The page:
Blog

Is Your Nursing Job Killing You?

Written by LeAnn Thieman, CSP, April 9th, 2015

Stresses Nurse Work Life BalanceThe infographic Is Your Nursing Job Killing You tells a scary story…one that I have made my life’s mission to rewrite. It illustrates the perfect storm of physical and emotional tolls of the nursing profession, causing an epidemic of nurse burnout that will only be amplified by the nurse shortage (“More than 581,500 RN jobs will need to be filled through 2018.”). And what about the spiritual aspect of well-being? A nurse can only deliver to patients what she has inside, and nurses must be strong in mind, body AND spirit to administer the best patient care.

Does this infographic represent your facility? It’s time to care for our beloved caregivers. To learn how decrease the nurse shortage, increase nurse retention and nurse recruitment, and teach life-saving SelfCare tools, visit SelfCare for HealthCare.

2 responses to “Is Your Nursing Job Killing You?”

  1. Marilyn says:

    I have been a nursing director for many years and the job is becoming more and more stressful and difficult. Managers are expected to do more and more and if it takes 60 hours a week then so be it. “You work until the job is done”, is the mantra. You are on call 24/7 and if things get busy, you are expected to go in and help – it doesn’t matter that you have just worked 12 hours. We expect managers to work hours that we would never ask the bedside nurses to work because it is not safe. There is no extra compensation or comp time off, “it’s part of the job”.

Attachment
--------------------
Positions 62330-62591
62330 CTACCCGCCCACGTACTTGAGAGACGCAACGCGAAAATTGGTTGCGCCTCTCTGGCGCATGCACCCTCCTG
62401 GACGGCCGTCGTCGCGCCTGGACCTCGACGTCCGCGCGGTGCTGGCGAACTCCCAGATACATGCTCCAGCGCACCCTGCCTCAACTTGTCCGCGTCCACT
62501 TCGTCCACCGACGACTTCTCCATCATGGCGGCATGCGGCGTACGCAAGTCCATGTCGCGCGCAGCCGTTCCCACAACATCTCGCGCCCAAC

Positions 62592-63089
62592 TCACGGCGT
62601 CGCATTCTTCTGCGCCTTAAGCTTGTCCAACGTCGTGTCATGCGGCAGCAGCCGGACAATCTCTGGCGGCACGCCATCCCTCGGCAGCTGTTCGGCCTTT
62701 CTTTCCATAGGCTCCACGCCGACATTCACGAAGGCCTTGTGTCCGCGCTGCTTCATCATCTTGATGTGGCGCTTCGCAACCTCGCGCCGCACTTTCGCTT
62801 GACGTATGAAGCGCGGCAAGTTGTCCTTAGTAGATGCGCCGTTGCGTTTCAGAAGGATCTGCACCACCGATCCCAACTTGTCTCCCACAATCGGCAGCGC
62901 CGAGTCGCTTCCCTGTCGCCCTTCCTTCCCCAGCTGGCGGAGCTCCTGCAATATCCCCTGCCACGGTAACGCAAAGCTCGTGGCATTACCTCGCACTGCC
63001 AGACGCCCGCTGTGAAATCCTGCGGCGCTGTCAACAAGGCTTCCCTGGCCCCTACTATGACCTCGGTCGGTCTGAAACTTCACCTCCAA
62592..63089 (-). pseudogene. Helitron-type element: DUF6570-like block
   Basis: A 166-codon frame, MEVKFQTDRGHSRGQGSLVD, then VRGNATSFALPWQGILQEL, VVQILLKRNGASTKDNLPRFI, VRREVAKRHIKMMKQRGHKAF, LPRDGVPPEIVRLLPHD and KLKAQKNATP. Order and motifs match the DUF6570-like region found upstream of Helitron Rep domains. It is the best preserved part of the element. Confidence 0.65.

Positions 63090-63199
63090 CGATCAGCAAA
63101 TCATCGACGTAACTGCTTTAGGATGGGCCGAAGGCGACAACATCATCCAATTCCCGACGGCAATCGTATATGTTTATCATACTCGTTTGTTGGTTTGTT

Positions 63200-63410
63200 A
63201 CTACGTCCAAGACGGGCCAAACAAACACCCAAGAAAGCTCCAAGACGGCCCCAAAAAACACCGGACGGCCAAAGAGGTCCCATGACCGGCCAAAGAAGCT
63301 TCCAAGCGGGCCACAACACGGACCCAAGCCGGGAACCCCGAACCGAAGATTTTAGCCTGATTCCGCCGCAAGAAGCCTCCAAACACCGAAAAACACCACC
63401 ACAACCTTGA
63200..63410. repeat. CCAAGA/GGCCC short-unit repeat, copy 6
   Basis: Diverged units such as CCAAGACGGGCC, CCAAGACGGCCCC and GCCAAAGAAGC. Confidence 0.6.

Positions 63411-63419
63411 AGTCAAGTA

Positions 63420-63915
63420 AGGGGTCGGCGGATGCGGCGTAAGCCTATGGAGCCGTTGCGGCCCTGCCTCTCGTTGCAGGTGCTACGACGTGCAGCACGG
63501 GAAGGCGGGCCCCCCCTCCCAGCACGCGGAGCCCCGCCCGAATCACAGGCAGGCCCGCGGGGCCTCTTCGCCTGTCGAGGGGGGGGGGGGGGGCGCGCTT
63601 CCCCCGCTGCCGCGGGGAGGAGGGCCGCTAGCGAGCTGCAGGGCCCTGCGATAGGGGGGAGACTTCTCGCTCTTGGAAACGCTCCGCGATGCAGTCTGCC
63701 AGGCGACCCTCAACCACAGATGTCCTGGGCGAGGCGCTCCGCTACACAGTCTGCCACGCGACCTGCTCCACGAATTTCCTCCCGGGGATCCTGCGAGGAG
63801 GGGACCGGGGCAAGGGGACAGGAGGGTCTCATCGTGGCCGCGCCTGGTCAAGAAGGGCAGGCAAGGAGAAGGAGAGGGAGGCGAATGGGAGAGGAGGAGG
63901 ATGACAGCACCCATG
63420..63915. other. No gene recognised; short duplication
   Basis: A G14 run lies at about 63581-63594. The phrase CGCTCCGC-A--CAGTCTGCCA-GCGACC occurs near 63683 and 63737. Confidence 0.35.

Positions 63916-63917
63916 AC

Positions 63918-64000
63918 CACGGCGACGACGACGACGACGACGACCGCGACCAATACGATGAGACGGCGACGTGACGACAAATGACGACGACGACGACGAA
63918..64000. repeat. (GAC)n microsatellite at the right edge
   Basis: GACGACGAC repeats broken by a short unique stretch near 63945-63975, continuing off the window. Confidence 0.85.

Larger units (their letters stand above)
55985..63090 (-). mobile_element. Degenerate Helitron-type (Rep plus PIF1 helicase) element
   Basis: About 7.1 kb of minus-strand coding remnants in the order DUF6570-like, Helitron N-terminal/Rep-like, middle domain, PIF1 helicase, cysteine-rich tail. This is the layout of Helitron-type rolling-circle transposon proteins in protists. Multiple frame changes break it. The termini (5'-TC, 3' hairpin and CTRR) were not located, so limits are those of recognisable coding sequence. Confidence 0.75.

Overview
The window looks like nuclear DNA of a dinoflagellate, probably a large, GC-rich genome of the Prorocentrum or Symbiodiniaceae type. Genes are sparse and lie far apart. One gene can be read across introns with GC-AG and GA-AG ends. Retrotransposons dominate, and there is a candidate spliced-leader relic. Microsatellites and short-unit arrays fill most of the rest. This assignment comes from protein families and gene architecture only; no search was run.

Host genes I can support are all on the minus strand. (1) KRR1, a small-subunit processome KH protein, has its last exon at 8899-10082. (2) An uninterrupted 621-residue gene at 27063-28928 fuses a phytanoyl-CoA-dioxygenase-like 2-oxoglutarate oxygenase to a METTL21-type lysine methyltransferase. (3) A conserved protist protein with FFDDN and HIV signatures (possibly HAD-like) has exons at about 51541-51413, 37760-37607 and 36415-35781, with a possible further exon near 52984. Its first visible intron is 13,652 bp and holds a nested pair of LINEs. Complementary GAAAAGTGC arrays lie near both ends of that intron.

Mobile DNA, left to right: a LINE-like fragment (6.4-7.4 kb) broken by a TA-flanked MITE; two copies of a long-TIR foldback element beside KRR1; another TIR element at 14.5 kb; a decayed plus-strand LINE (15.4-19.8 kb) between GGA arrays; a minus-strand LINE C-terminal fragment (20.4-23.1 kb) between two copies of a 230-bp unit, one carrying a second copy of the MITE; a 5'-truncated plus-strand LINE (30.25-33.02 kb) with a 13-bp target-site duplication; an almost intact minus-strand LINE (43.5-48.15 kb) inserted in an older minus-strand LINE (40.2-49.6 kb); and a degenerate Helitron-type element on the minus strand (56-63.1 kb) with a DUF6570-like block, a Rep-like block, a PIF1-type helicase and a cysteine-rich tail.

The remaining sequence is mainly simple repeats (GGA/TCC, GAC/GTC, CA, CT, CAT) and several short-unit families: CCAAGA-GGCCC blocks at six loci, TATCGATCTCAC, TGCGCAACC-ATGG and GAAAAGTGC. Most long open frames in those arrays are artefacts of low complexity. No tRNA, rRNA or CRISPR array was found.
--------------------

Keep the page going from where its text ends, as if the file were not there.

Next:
Senior leadership needs to pay attention as fewer people are going into management. I have always loved my job but it is becoming more and more difficult as time off to recharge my batteries, is becoming less. I believe burn out is alive and increasing.

    • LeAnn says:

      Marilyn,
      You are so right. I speak with hundreds of nurse leaders every year and this is a universal problem. Yet sometimes when I ask THEIR directors if working these unreasonable hours and being on call 24/7 is the expectation, the director says it is not, that the manager takes it on unnecessarily. Yet who, you ask, would do it if you didn’t, right?

      Last week a manager told me that, when she wakes up to go to the bathroom at 2:00 a.m., she checks her email! Obviously, we all have to draw the line somewhere!

      Since my mission in life is selfcare for healthcare givers, I think we need to have many and open discussions about this so we can turn the tide and expectations.

      Thanks Marilyn, for your insights.

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